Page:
During the pandemic, the role of state and local public employees has become increasingly important. From first responders to public health professionals to teachers, more than 18 million individuals who are employed by state and local government continue to make integral activities and services available to their communities. Not surprisingly, recent research finds that the pandemic and economic crisis are taking a toll on the state and local employees. Since the early days of the pandemic, negative job sentiment is on the rise, feelings that the risks they are taking during the pandemic are not on par with their compensation has jumped, and many have been negatively impacted financially by the pandemic.

At the same time, the past several decades have seen dramatic changes to the U.S. retirement system that have undermined retirement for large portions of the U.S. workforce. Much of the workforce lacks an employer-sponsored retirement plan, fewer workers have stable and secure defined benefit pensions, while 401(k)-style defined contribution individual accounts shift costs and risks to workers and typically lack lifetime income that pools longevity risks. Today, most Americans are not on track for a secure retirement. Moreover, the economic fallout from the pandemic may create substantial uncertainty about financing retirement that could trigger Americans to work longer or rethink retirement altogether.

One bright spot when it comes to retirement is related to the benefits provided to state and local employees. Most public employees continue to receive pensions as their primary retirement benefit, and often times the pension is supplemented by individual savings and Social Security. A wide body of research indicates that workers with these three sources of retirement income are best positioned to have a secure retirement.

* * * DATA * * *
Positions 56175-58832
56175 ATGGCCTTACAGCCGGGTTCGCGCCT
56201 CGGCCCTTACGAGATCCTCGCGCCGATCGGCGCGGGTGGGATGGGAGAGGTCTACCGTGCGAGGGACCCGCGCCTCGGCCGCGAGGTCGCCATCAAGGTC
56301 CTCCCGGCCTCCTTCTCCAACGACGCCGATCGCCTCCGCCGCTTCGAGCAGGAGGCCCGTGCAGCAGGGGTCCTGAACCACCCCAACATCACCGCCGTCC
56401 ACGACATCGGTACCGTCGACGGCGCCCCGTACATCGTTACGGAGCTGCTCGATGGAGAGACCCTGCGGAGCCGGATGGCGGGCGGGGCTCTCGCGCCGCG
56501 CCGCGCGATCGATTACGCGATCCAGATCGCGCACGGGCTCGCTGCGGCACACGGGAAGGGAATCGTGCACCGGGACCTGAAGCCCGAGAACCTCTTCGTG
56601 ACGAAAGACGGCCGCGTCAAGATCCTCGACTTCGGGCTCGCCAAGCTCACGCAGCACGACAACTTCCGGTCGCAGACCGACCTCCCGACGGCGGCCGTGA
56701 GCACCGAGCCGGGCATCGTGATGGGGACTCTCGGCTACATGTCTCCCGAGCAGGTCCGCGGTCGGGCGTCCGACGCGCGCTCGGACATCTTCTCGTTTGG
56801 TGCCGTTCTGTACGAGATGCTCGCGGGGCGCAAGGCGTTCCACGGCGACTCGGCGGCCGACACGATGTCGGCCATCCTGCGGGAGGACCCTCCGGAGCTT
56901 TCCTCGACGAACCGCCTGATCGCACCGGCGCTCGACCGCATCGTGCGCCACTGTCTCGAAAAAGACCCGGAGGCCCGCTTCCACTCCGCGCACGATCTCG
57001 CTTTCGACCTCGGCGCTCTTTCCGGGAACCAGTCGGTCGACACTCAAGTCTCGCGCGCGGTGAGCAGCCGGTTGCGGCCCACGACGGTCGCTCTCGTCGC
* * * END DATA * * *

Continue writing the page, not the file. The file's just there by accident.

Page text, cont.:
In 2018, state and local pension plans served 32.8 million Americans, including 14.7 million active participants, 6.9 million inactive members, and 11.2 million retirees and other beneficiaries receiving regular benefit payments. Benefit payments in 2018 totaled $308.7 billion, for an average benefit payment of $2,335 per month, or $28,019 per year. In addition to providing retirement security for workers who often have lower salaries than their private sector counterparts, pensions also serve as an important workforce management tool to recruit and retain workers.

In response to the 2008 global financial crisis, state and local governments have taken steps to ensure the long-term sustainability of public pensions and to recover the deep investment losses that all investors experienced in the following. The 2008 global market crash reduced public pension fund asset values from $3.15 trillion in 2007 to $2.17 trillion in 2009. Since then, every state has passed reforms to one or more of its pension plans. The changes took different forms throughout the country – from increasing employee contributions to raising retirement ages.


Click Here to download the Personal Information Packet

In Memoriam 

  •  Fern D. Frombach, the widow of retired Firefighter Edsel Frombach, passed away on 02/02/21. 
  •  Leslie D. Bickford, Captain retired from Seattle FD, passed away on 02/17/2021. 
  • Grant M. Allen, Battalion Chief retired from Seattle FD, passed away on 02/18/21.  
  • Robert Allene Anderson, Firefighter retired, passed away on 04/10/2021. 
  •  John M. Ahrens, Firefighter retired from Seattle FD, passed away on 04/11/2021. Ronald L. Coulter, Captain retired from Seattle FD, passed away on 04/22/21.
  •  Dennis Dempsey retired from Seattle FD on 6-12-2021
  • Susan Pemble wife of Donald Pemble retired Seattle FD 5-28-2021
  • Ruth Collingridge widow of Herbert Collingridge Seattle FD 1-10-2021

Regarding In Memoriam Information

We have received questions regarding the death notices. Often we receive death notices for firefighters and spouses who are not members of the Retired Firefighters of Washington. Unless we recognize the name we don’t have any information regarding the city, fire agency or fire station where they worked. We thank you for your understanding and for caring for those who have passed.


Retired Firefighters of Washington © 2013
9134 - 207th Place SW, Edmonds, WA 98026 • 425-775-9080
Questions or Comments? Email at: info@rffow.org